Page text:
Dennis Staples reflects on Toledo radio careerWritten by Scott McKimmy | | email@example.com
From part-time overnight disc jockey to well-known radio personality and local TV commercial star, Dennis Staples has traded his 5:30 to 10 a.m. time slot for rest and relaxation. He signed off at WRQN-FM (93.5) for the last time in mid-August and bid farewell to Bob Kelly, his on-air partner of almost 20 years.
While he predicted station personnel probably will find Kelly “dead at his microphone at age 100,” Staples, age 58, will tend to his health issues.
“It’s requiring more and more to keep myself healthy, so I’ve decided that probably it’s time to hang up the old headphones and take care of myself for a while,” Staples said.
His career began in 1970 in Oroville, Calif., when KAOR radio hired him with no experience because the station was so “desperate.” He rode the airways to Toledo and never looked back. Firmly transplanted in the Glass City, he described his love for the occupation that helped support his wife and children.
“You start in 1970, and then you realize that, 36 years later, you still enjoy getting up and going to work. It’s a real blessing to have this kind of job,” Staples said. “I like the freedom; I like the creativity. I love the hours.”
The Toledo market fit extremely well for the air jock, who called the standard of living “pretty high and affordable,” unlike his home state of California. He left expensive housing, eventually sharing in raising a son who works as an insurance agent in Cleveland, and a daughter who is a local recreation specialist.
“In a larger market, the pressure to perform is so intense, I would have died 10 years ago of an ulcer,” said Staples. “I’ve really, really enjoyed staying in Toledo.”
Program Director Ron Finn explained how difficult it was to replace the veteran quipster because the personalities melded so well. Yet the rock-and-roll oldies will play on, with the spirit of Staples lingering in the studio. WRQN began a search for his replacement when they learned of his plans to retire. Becky Shock began her tenure at Kelly’s side on Aug. 28.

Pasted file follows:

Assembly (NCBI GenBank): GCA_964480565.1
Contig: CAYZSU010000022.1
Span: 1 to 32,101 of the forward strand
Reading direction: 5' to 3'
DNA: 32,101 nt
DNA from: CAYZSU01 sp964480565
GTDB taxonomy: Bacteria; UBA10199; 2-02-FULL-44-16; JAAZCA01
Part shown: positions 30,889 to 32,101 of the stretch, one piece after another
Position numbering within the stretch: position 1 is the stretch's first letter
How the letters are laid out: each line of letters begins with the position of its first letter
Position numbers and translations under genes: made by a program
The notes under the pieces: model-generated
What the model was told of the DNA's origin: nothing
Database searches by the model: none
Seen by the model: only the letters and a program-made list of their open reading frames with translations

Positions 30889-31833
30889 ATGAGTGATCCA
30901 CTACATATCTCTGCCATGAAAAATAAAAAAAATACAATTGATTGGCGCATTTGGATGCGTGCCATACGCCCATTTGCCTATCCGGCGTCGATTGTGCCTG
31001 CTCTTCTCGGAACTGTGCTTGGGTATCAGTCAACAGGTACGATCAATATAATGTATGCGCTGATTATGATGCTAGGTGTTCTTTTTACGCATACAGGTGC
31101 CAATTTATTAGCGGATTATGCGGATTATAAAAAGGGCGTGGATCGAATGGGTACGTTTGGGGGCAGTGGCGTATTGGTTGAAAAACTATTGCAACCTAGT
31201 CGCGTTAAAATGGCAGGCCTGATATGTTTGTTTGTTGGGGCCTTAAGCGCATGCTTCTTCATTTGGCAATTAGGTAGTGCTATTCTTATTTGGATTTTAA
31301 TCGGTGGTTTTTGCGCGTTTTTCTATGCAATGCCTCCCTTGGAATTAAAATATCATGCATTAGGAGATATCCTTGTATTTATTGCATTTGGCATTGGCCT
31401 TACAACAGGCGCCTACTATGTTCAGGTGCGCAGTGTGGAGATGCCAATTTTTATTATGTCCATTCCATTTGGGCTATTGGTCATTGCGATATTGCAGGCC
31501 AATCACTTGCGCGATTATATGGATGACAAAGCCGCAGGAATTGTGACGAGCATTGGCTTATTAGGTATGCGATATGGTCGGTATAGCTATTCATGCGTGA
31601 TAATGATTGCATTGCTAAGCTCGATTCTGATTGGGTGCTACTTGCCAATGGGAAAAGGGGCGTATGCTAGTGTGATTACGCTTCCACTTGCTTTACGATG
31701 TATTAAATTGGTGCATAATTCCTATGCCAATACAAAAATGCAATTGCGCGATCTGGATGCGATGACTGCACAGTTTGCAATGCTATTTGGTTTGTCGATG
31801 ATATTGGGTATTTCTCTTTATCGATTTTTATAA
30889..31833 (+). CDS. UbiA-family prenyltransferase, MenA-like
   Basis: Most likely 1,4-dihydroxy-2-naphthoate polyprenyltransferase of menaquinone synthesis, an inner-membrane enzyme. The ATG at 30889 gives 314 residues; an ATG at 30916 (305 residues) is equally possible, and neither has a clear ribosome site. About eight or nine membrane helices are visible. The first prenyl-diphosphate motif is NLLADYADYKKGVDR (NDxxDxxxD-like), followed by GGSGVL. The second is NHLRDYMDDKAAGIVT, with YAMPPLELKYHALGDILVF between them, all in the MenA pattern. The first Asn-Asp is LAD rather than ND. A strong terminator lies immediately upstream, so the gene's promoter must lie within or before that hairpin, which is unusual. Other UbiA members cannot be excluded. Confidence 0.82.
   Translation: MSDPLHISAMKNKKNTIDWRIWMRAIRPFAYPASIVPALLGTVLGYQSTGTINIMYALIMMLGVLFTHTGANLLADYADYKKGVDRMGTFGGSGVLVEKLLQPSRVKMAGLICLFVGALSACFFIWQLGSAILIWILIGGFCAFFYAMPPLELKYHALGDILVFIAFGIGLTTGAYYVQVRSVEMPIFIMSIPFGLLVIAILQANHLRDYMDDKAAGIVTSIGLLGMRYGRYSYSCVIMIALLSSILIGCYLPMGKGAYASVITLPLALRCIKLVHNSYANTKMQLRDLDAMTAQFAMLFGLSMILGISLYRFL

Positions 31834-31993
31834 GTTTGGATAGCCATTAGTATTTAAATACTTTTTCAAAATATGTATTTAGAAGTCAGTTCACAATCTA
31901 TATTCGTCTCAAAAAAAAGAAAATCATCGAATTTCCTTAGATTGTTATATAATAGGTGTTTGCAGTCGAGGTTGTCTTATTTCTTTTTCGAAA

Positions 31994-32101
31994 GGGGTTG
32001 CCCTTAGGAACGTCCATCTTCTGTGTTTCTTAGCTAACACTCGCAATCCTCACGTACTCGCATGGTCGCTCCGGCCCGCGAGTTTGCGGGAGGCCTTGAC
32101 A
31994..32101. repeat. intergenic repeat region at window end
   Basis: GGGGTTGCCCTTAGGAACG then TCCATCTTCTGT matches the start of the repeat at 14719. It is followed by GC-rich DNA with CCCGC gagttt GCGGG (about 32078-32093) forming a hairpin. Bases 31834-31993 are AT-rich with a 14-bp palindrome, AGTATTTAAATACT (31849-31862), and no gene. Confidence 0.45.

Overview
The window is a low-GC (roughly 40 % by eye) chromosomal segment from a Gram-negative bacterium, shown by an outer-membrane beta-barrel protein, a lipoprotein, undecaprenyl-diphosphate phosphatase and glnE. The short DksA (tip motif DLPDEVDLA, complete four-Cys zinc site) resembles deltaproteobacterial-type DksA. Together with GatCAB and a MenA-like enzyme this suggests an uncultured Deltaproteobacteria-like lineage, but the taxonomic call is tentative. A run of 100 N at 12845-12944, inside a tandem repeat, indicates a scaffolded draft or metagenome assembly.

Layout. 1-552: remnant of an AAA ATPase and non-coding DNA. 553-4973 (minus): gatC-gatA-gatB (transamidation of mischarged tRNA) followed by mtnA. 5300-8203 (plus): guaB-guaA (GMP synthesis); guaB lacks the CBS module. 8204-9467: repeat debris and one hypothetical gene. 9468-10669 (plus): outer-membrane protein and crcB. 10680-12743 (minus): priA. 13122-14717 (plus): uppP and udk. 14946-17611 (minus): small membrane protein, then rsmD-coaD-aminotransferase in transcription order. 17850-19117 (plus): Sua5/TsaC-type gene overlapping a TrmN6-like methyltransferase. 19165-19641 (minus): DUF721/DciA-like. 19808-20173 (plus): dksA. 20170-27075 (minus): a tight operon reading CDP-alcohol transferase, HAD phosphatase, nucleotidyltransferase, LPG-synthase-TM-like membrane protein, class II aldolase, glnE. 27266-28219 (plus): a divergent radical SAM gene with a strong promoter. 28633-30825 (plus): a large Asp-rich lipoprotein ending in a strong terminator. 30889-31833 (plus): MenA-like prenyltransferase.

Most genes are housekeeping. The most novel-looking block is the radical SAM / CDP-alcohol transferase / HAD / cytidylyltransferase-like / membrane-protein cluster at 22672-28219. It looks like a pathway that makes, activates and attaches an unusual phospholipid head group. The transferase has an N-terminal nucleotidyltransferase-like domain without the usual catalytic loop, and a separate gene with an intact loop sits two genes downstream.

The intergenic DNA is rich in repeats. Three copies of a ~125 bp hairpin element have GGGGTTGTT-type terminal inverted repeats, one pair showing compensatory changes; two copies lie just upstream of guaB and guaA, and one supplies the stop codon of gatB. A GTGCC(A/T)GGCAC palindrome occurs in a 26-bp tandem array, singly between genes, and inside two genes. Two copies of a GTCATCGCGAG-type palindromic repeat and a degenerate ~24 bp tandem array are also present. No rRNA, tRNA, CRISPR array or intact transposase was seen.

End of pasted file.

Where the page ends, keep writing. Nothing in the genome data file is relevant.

“I think the real strength of Kelly and Staples, and for that matter any morning team, is the personalities that bring themselves to the show,” Finn said. “It’s tough on somebody who’s going to walk in and pick it up where Dennis left off.”
Among the antics from the “Kelly and Staples Show” are memorable moments such as the two appearing in a Meijer parking lot after they were released from an unnamed radio station. They carried a sign that read, “Will work for food.” The team moved to WRQN, entertaining morning listeners for 12 years.
“It seems like every day it’s a blessing to have Kelly and Staples on the air because there’s people talking about stuff they did on the air and that occurs on a daily basis,” Finn continued.
“It’s been a wonderful ride. I’ve been a beneficiary of morning shows that brought me some good ratings for our radio station for a lot of years now. I’m gonna miss Dennis a lot.”